In a nutshell, it was the year that shoemakers moved to directly monetize that non-athlete celebrity endorsement at scale. Instead of relying on a few big fish (i.e. Run DMC then, Kanye West now) or even that typical “x wore y” model of lifestyle shoe endorsement, players of all sizes have opened the faucet, granting a shoe deal (and the co-branded product that comes with it) to nearly any individual with influence over a public following.
Instead of relying on the tacit endorsement of a product that comes with a “face of the brand” photoshoot to drive sales, shoemakers have moved the ball down the field. Now, if you – ideally, a member of the oh-so-vaunted 18-34 demographic whose hunger for limited product, perceived personal interaction, and fandom affiliation made tour merch one of the biggest trends of the decade – want to broadcast association with a personality, it’s as simple as buying that personality's product.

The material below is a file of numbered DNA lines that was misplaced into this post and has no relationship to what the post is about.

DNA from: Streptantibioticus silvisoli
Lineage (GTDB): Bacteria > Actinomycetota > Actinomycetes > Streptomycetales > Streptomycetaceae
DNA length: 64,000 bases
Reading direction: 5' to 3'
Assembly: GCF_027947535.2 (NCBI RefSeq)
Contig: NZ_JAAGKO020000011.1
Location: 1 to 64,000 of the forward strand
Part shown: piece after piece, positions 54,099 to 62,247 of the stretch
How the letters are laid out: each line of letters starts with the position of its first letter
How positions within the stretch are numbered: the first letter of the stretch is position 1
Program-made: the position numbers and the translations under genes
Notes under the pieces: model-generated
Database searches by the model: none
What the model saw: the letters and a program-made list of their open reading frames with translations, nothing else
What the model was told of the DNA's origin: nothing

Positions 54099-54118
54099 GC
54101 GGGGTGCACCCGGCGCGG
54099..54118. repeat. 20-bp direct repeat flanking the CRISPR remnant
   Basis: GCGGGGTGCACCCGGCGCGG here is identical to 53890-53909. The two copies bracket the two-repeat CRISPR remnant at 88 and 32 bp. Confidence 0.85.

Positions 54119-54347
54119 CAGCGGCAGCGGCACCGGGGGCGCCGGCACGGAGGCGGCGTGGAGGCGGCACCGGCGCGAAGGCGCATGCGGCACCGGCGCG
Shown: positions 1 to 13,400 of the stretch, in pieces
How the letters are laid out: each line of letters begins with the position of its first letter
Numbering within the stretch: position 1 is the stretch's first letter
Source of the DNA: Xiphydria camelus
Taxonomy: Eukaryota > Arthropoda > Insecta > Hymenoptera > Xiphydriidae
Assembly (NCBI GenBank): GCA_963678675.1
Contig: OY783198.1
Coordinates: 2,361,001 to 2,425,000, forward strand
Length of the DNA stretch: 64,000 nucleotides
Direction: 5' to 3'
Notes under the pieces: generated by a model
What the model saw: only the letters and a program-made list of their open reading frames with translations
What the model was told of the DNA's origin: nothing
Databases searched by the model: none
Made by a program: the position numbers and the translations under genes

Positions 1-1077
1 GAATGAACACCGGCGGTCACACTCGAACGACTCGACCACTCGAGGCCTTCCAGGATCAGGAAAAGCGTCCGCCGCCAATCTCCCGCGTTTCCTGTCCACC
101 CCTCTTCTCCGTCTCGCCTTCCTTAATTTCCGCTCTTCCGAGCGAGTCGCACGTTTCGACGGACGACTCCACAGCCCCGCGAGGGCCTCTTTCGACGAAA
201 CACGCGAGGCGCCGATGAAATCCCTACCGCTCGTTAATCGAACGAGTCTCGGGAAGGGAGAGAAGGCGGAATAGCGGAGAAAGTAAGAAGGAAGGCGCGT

No matter who that personality is.
Perhaps driven by the aforementioned success of premium tour merch, 2017 was significant for the sheer quantity and diversity of collab opportunities given to individuals. A non-exhaustive list of partnerships, both new for 2017 (denoted with asterisks) and ongoing, by brand as of the time of publishing:
Nike: Kendrick Lamar* (from Reebok), Aleali May*, John Mayer*, Drake, Kevin Hart, Travis Scott
adidas: Kanye West, Pharrell Williams, Pusha T, A$AP Ferg, Kendall Jenner
Reebok: Gucci Mane*, Future*, Ariana Grande*, Lil Yachty*, Rae Sremmurd*, Teyana Taylor*
PUMA: Rihanna, The Weeknd*, Amber Rose*, Big Sean* (from adidas), JAY-Z*
Under Armour: A$AP Rocky*, Dwayne “The Rock” Johnson*
By and large, these aren’t fashion lines, retailers, or even celebrity designers with an authentic license to work in visual design via a body of past work (i.e. Ricardo Tisci x NikeLab, Jeremy Scott x adidas). They’re people with fans whose behavior they can influence, and the ability to leverage that. Sometimes, that’s getting a crowd to take off their shoes. Ideally, it’s getting a crowd to put yours on. Get enough of those people on board, each creating their own ephemera-driven branded product, and you’ve got a multiplier you can take straight to the bottom line.